candidates. After struggling with this difficult decision, the staff at Stop
Mines was able to determine who they felt would benefit the most from being
included in this trial and who was likely to be most successful. Ultimately,
10 candidates were selected and asked to participate in the program. During
the visit, a Stop Mines representative also assessed the planned location of
the bee boxes and visited with the local beekeeper who would provide necessary
support to that participant.
During May and June, Stop Mines purchased beehives and other necessary equipment for the new beekeepers. All the candidates were trained during a one-day seminar, which was videotaped with copies given to each candidate as a reminder of the process. Finally, by mid-June, the beehives and other equipment were delivered to the candidates who are now fully engaged in their new professions. Over the next several months, each new beekeeper will receive occasional visits from an experienced beekeeper who will answer any questions that may have arisen and provide advice.
Once each candidate begins earning money by selling the honey and other related products, Stop Mines will set up a Common Honey Fund that will finance other projects for landmine survivors, thus allowing the project to pay for itself and also demonstrating to the participants that they are not only helping themselves but also contributing to the welfare of other landmine survivors.
The Story of Marjan Planic
|Marjan Planic with his bee hives.|
Marjan Planic is one of the 10 survivors who is participating
in the beekeeping project. His story helps demonstrate how critical this
project is in the lives of the participants
The sun continues to shine in the small village of Podgrab, Republika Srpska in BiH. In Marjan Planic’s yard, the buzzing of bees brings hope. All members of the Planic family lend a hand in the beekeeping, hoping that soon the honey production will provide a stable and sufficient income for living. In BiH, it is difficult for a person to provide enough for his or her family. For Marjan Planic, this task is made even more difficult—he lost his leg to an AP mine in May 1993. He is the sole provider for his wife and three sons: Milos (5), Marko (4) and Milan (4). Marjan managed to find employment at a local wood factory. He works eight, sometimes even 10 hours, per day, yet he has not received his paycheck in six months. His family sold their home and they now live on someone else’s land.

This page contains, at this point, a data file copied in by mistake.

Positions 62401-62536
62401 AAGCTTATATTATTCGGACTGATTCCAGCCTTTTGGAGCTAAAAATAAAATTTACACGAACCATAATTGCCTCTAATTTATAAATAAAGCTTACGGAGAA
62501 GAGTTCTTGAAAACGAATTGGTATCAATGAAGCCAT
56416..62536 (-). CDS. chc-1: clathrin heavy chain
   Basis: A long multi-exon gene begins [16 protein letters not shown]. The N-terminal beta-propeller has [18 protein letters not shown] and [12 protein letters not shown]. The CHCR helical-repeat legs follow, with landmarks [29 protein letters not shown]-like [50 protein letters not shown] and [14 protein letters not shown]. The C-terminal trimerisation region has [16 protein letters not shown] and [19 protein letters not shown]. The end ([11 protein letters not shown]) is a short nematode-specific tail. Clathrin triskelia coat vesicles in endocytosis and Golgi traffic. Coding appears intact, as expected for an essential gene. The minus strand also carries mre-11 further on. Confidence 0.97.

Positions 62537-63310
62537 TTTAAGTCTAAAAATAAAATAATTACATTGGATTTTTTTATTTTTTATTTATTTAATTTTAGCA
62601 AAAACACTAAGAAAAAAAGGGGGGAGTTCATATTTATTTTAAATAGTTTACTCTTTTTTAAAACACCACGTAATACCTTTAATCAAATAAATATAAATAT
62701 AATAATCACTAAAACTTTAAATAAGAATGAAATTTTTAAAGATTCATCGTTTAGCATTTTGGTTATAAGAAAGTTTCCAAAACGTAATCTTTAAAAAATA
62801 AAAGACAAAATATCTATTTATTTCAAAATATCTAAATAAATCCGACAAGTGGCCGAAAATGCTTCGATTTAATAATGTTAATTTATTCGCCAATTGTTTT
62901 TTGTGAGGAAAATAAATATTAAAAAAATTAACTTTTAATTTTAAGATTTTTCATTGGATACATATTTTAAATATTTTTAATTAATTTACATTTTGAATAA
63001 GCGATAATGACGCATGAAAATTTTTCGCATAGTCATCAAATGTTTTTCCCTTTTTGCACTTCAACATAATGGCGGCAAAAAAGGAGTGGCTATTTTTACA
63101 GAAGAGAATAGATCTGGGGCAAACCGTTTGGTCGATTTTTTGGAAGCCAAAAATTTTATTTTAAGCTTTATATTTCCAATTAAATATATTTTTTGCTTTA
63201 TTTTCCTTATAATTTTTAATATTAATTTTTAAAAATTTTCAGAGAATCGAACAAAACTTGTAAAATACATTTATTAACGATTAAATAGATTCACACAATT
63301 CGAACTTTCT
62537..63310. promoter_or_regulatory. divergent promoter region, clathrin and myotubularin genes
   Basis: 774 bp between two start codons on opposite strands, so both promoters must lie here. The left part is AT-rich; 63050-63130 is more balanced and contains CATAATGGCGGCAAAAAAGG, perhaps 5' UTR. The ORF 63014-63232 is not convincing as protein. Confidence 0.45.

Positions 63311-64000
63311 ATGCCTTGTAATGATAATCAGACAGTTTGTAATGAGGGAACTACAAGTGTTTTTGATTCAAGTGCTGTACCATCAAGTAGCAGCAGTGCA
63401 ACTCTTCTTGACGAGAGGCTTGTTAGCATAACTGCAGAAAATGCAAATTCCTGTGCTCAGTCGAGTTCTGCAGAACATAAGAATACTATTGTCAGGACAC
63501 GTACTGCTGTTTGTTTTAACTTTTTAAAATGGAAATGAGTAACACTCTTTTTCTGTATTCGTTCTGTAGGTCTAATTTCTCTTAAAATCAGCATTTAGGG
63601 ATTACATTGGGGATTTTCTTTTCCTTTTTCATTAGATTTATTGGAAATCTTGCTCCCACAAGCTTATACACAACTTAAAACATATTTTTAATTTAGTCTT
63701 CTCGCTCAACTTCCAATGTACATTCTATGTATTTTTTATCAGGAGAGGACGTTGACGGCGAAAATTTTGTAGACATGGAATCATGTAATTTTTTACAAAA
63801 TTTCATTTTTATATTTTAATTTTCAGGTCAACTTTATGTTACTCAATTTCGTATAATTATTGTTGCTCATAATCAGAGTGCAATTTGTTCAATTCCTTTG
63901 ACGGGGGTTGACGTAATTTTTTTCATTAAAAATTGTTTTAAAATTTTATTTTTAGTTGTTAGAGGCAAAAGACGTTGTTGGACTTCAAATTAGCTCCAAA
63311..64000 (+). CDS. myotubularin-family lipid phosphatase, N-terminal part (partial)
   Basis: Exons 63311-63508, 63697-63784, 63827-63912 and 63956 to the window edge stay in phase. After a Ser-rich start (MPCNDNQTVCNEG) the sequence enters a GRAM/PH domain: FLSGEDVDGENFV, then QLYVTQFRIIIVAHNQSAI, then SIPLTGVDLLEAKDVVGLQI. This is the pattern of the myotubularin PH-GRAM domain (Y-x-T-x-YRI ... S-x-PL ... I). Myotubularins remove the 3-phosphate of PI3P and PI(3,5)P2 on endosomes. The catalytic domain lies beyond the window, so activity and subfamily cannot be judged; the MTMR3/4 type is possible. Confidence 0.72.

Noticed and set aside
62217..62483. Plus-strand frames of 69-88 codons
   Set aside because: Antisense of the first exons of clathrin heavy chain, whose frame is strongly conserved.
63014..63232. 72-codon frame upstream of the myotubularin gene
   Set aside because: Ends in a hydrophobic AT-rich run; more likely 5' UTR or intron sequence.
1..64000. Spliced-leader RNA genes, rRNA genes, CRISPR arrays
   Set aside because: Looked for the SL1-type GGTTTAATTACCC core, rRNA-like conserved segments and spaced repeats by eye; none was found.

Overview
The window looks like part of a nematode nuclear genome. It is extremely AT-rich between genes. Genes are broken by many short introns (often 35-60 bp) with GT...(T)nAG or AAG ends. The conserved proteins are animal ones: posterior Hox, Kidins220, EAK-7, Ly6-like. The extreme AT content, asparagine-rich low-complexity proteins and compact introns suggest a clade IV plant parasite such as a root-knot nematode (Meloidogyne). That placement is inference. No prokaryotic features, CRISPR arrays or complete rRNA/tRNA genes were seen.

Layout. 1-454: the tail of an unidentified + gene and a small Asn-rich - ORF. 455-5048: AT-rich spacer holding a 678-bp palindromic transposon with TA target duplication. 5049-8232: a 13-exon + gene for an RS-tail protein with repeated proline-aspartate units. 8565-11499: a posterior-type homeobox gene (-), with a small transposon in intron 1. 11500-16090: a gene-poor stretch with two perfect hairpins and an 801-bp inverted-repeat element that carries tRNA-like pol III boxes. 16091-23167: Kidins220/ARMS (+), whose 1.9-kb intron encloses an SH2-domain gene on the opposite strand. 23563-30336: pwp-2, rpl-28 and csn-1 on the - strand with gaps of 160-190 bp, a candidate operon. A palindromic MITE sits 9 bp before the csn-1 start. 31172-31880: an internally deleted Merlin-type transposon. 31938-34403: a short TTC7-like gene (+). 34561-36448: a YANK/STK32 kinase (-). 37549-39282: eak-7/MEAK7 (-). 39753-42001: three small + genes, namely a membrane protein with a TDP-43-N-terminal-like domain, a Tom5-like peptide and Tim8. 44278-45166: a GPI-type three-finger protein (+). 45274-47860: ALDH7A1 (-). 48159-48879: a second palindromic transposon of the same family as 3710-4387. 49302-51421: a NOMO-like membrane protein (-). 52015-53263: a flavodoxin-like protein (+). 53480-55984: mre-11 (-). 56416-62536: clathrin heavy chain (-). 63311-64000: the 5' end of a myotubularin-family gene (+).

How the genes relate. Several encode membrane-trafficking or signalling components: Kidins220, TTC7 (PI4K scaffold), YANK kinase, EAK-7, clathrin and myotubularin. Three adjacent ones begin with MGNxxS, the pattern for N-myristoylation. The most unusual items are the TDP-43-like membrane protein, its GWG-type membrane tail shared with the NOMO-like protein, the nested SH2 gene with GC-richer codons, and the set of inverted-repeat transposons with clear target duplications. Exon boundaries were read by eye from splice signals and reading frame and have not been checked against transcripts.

Hope now shines on the Planic family. The entire family wants to help in beekeeping, even the small boys, Marko and Milan. They must still get over their fear of the bees though. Members of the Planic family are beginner beekeepers and will receive training and advice during the next year through the AAM program. Experienced beekeepers from the neighborhood drop by and give a few technical pointers while noticing the high quality of the bees. Others, maimed by landmines, ask where they can receive similar donations. Marjan sends them all to Stop Mines.
“May Life be Sweet” is a small but important step toward ensuring that landmine survivors in Bosnia can lead full and meaningful lives. Until Bosnia has been declared “mine safe”, there will continue to be survivors who will face serious challenges as they rebuild their lives. AAM and Stop Mines will continue to work together in the hopes that we can have a positive impact for individuals and communities throughout Bosnia.
*All photos courtesy of the authors.
Stop Mines was founded on January 11, 1999, in Pale, Republic of Srpska, Bosnia. With a staff of just 25 individuals, Stop Mines undertakes humanitarian demining, MRE and mine victim assistance.
AAM is a public/private partnership among the United Nations Association of the U.S.A., the United Nations, Ted Turner’s Better World Fund, and the U.S. State Department to clear minefields, provide assistance to landmine survivors, and raise awareness of the global landmine crisis. Since its launch in 1999, the campaign has raised over $8 million for mine clearance and survivor assistance and cleared over four million square meters of land with an equal amount currently undergoing clearance. With partner campaigns in Canada, the United Kingdom and Sweden, AAM is engaging hundreds of thousands of individuals around the world in resolving one of the most serious humanitarian problems of our time.
Radosav “Zika” Zivkovic